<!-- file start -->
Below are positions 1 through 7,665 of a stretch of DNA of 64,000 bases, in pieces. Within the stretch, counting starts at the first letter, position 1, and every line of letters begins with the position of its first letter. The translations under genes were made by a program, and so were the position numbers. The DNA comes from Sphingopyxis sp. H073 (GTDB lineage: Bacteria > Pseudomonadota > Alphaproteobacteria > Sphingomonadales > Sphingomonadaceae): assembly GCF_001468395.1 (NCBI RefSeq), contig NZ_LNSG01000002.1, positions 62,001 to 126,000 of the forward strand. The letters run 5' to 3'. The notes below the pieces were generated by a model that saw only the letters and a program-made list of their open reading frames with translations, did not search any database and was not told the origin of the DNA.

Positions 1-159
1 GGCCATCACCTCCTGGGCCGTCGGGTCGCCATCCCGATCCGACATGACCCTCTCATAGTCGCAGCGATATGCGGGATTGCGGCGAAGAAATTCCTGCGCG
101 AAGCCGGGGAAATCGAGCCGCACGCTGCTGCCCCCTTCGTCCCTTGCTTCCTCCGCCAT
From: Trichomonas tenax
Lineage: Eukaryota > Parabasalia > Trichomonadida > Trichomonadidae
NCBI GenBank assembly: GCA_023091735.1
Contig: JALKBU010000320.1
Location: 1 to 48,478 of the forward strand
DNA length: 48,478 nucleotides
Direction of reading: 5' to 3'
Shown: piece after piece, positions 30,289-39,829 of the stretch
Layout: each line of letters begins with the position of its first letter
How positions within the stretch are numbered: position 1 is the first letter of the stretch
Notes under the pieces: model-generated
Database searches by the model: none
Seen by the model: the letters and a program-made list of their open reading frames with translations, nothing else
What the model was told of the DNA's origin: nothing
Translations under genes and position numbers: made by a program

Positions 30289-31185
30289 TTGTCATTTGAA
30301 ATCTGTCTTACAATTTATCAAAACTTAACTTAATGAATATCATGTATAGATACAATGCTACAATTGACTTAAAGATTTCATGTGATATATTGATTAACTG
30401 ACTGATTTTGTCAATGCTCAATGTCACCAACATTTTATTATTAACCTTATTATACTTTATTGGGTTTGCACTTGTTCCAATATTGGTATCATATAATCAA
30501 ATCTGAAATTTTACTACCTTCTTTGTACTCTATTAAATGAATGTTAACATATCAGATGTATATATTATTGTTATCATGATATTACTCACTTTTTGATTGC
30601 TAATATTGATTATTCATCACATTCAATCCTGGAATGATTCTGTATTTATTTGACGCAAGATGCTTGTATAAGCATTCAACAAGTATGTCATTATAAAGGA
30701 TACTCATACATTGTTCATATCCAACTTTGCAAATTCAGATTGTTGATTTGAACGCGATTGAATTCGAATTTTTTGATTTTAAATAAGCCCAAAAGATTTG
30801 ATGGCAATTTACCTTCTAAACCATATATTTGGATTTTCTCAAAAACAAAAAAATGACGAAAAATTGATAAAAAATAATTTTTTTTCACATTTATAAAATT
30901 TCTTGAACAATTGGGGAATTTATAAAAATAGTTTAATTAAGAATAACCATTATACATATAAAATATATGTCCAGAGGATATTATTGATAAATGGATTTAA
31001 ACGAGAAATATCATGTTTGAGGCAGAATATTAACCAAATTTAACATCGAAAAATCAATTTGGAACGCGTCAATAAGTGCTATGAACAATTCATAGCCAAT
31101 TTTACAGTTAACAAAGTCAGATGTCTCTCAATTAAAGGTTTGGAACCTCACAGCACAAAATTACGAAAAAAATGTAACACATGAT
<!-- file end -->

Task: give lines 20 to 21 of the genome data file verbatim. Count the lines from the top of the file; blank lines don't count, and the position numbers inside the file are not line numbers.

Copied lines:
Positions 30289-31185
30289 TTGTCATTTGAA